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Coronavirus update: 638 deaths, 4 from Royal Caribbean ship in Bayonne to undergo testing, Foxconn to make surgical masks



Foxconn plans to produce 2 million masks per day by the end of February, as WHO says there is a shortage

There are currently 31,424 confirmed coronavirus cases worldwide and at least 638 people have died, according to the latest data from the World Health Organization (WHO).

The number of cases and deaths in China continues to rise – the latest update from the National Health Commission of China cited 31,161 cases and 636 deaths – while companies with exposure to China warn investors about the potential financial fallout from production delays, flights canceled, shop closings and sales decreasing.

The virus was first identified in December in Wuhan, a city in central China. It has now spread to 24 countries, although most of the diseases and deaths are located in Hubei province, where Wuhan is located. There are 12 confirmed cases in the United States

The latest concern is a worldwide shortage of personal protective equipment, such as masks, clothes and gloves, according to comments made on Friday by dr. Tedros Adhanom Ghebreyesus, WHO Director-General, on Twitter. Foxconn, better known as Apple Inc.’s AAPL, -0.76% iPhone production partner, also announced on Friday on WeChat that it will begin manufacturing surgical masks alongside Apple products in its Shenzhen factory. The goal is to make 2 million masks per day by the end of February.

China is facing criticism over its initial response to the outbreak following the death of Dr. Li Wenliang, an ophthalmologist in Wuhan who was reportedly reprimanded by the authorities after raising concerns about the virus. He died on February 7, according to a statement published on Weibo by the Wuhan General Hospital, the hospital that was treating him. Even before his death, Dr. Li was seen as a symbol of Chinese frustration and fear of the epidemic. “He was our hero,” said a doctor to the Wall Street Journal ….

What to pay attention to next week:

• The lunar new year holiday in China, which lasted a week due to the outbreak, should end on Sunday 9 February.

• 774 deaths were reported during the 2002 and 2003 epidemic of severe acute respiratory syndrome (SARS), a type of coronavirus. The deaths caused by this coronavirus are likely to exceed the SARS figure over the weekend.

Passengers on cruise lines tested for coronaviruses:

Twenty-seven passengers in a Royal Caribbean Cruises Ltd. RCL, -3.09% of the ship in Bayonne, New Jersey, were examined for coronavirus after recently visiting mainland China, according to comments from Bayonne Mayor Jimmy Davis and the governor of NJ Phil Murphy said that those passengers were examined for the virus, four were sent to hospitals in the area for further examination and the other passengers were released. A “family has a travel history in mainland China, but not a travel history in Hubei province,” a Caribbean spokesman said in an email, adding that health officials are evaluating the virus in four family members.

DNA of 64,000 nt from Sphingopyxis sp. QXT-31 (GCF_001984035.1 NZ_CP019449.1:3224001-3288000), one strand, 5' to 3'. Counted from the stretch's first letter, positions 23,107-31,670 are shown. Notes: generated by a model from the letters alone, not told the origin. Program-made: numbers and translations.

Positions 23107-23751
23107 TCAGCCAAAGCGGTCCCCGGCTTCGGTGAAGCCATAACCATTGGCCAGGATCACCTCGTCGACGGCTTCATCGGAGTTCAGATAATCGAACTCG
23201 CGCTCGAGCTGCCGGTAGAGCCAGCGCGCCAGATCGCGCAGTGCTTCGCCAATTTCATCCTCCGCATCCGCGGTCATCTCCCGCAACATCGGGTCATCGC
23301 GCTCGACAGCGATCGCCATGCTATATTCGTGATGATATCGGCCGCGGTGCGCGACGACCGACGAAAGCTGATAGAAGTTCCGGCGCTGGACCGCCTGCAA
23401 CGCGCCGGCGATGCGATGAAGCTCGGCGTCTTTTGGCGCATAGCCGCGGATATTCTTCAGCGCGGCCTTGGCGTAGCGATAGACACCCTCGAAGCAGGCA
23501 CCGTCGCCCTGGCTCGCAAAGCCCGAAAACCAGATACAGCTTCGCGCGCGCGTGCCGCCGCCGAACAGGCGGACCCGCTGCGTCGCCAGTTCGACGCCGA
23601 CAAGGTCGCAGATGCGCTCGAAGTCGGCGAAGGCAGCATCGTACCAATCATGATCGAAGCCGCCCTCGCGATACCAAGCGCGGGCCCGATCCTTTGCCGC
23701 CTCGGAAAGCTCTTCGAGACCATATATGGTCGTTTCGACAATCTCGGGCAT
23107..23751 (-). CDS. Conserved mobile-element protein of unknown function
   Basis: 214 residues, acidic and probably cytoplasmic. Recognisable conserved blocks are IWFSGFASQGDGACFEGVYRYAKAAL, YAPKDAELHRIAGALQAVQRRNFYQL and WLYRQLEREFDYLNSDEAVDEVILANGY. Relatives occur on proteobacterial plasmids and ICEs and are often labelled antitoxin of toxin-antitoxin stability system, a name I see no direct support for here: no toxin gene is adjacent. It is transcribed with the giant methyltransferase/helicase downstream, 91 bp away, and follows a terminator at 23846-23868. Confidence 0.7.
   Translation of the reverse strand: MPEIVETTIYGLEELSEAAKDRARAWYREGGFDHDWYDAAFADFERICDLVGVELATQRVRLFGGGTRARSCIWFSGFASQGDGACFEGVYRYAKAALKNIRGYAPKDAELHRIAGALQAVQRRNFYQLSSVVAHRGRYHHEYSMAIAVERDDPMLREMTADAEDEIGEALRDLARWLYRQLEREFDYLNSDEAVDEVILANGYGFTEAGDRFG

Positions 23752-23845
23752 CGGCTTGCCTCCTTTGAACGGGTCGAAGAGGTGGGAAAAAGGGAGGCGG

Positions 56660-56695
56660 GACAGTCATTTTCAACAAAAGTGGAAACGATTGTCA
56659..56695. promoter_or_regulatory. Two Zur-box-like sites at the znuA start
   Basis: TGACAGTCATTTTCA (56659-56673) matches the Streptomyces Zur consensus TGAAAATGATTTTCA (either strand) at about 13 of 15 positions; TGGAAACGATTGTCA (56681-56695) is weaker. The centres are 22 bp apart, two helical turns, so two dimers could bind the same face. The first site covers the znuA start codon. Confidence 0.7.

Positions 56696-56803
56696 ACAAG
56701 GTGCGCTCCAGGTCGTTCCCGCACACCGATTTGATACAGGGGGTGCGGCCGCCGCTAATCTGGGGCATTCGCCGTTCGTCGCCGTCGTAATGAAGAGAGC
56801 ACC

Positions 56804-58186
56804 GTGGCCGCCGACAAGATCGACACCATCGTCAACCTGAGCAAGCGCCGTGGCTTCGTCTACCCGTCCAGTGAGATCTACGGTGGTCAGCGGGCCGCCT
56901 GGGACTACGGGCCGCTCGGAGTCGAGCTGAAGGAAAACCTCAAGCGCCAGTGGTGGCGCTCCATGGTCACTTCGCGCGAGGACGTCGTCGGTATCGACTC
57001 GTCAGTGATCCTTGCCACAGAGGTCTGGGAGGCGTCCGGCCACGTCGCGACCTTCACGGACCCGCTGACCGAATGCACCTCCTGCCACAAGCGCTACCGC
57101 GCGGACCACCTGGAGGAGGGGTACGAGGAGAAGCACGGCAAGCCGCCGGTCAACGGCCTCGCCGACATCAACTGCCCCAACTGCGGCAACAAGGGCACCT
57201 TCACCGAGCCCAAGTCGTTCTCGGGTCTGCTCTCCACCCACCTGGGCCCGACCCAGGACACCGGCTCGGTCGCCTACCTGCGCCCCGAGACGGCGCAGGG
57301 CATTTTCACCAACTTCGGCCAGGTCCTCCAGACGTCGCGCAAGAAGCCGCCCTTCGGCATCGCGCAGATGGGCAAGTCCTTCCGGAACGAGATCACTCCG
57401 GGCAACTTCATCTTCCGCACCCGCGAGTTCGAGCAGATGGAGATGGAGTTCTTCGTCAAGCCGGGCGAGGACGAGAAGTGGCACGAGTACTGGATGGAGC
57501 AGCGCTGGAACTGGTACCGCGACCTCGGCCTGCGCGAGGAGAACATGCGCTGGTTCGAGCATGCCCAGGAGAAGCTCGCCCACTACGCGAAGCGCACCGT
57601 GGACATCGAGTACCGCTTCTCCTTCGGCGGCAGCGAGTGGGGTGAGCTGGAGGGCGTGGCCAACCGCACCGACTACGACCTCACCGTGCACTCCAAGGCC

• Princess Cruises, which is part of Carnival Corp. CCL, -2.35%, confirmed that there are 41 new confirmed cases of coronavirus on its Diamond Princess ship in Yokohama, Japan. Of that group, 21 come from Japan, eight from the United States, five from Australia, five from Canada, one from Argentina and one from the United Kingdom, a spokesman said Thursday. The remaining patients will be quarantined until February 19.

Virus concerns affect 2020 performance for businesses:

• Canada Goose Holdings Inc. GOOS, -3.84% reduced forecasts for the full year, citing a “material negative impact” of the coronavirus epidemic. The luxury apparel company has told investors that it is witnessing a “sharp drop in customer traffic and purchasing activities”, including physical and online stores. It now predicts year-over-year revenue growth from 13.8% to 15.0%, compared to the previous orientation of at least 20% growth. – Tomi Kilgore

• VF Corp. VFC, -0.73%, which manages the Vans footwear brand, has closed 60% of its stores and associates in China. Stores that have remained open report “significant” drops in retail traffic. – Ciara Linnane

Pacific Biosciences of California Inc. PACB, -5.39%, a gene sequencing company, said the Chinese market represents a quarter of its revenue. “This may be largely inaccessible until the epidemic subsides and normal trade resumes,” CEO Michael Hunkapiller told investors.

• Tyson Foods Inc. TSN, + 0.85%, told investors that it had restarted some of its operations in China. CEO Noel White said that during a profit call, he expects the company to face the short-term impacts of the epidemic, but the consequences of the virus could possibly help support the government’s efforts in China to “reduce” the number of wet markets. The researchers believe that the virus, common to bats, may have been transmitted to humans through another animal sold in the seafood market in Huanan, a wet market in Wuhan. “We will continue to see how modern food continues to grow in China,” said White, “the combination of [African swine fever] and coronavirus would accelerate this transition.”

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